COVID-19 not seen as a big summer factor for NY
Mike Zaccardi, CFA, CMT
The New York Independent System Operator (NYISO) expects to have enough reserves to meet peak demand this summer. There is a lot to unpack in that statement, so let’s dig deeper.
New York state has obviously been ravaged by COVID-19 impacts, but the ISO said the virus will not lead to a big drop in peak demand figures this summer. Peak demand is a term that describes the highest 1-hour load during the season. Most regional power markets are ‘summer-peaking’, meaning their highest demand period of the year is June-July-August due to very strong cooling load.
NYISO reports that COVID-19 caused an 8-10% drop in overall electricity usage in the state. Earlier this month, the Texas market (ERCOT) reduced their peak demand outlook rather notably. My take is that nobody really has a firm grasp of how power demand will ultimately shake out in the coming months.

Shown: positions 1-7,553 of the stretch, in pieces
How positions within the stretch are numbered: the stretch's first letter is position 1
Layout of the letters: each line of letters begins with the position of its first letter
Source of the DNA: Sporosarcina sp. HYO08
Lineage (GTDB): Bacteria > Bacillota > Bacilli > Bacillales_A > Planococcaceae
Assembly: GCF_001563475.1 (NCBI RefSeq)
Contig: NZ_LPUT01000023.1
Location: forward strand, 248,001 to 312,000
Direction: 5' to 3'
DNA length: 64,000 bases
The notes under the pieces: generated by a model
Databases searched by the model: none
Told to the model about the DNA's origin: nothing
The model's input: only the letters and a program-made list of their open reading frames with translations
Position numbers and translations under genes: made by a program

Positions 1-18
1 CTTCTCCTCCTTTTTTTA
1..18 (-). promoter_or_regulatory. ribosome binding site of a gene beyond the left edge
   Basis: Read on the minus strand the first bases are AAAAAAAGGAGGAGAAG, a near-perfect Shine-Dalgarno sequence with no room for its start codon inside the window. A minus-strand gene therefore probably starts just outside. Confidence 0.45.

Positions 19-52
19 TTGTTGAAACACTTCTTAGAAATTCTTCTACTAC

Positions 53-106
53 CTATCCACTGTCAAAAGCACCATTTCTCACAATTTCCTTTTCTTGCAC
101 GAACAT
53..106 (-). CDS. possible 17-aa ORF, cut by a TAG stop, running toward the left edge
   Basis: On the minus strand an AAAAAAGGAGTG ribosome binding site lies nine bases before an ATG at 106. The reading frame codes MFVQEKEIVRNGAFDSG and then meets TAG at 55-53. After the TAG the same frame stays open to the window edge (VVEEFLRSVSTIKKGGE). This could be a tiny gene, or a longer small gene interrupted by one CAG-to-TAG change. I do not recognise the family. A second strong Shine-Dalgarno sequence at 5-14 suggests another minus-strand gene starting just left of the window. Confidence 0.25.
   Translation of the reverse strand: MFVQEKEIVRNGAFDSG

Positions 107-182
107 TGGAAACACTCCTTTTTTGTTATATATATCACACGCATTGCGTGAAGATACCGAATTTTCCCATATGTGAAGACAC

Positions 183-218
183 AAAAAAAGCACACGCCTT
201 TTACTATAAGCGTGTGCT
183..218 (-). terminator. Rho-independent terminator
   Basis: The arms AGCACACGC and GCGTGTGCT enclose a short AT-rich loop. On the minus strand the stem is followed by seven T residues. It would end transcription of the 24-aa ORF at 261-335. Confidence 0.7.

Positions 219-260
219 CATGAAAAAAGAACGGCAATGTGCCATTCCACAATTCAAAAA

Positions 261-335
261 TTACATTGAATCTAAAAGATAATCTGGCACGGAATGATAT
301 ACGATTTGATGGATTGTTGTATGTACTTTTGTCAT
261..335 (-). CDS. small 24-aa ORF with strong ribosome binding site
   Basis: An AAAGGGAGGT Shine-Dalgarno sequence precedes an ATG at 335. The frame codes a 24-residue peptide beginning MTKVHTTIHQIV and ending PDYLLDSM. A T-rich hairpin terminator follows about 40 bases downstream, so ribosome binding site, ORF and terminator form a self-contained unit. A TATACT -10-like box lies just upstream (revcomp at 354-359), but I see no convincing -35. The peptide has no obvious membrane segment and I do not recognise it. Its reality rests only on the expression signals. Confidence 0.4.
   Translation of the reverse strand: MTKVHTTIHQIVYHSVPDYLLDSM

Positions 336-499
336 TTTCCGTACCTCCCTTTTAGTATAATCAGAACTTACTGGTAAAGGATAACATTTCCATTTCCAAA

While states are re-opening, businesses are shy about taking steps that are too aggressive while consumers are playing it safe by staying at home most of the time. Still others are disregarding orders, and doing as they please. So it is almost irrelevant what the ‘official’ orders and guidance from the states are. The recovery will be gradual.
What do we have more confidence in? The weather. Believe it or not. The market expects a hotter than usual summer across the nation for a variety of factors. The first half of June is shaping up to fit that forecast. Earlier this week parts of New England and Quebec experienced their own record-breaking heat.
Hot temps are going to drive cooling load whether we are at house working from home or in the office. The good news is wholesale commodity and power prices are very low, so while demand may spike here and there, the impacts should not be too drastic.
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For more, read from NY-ISO here.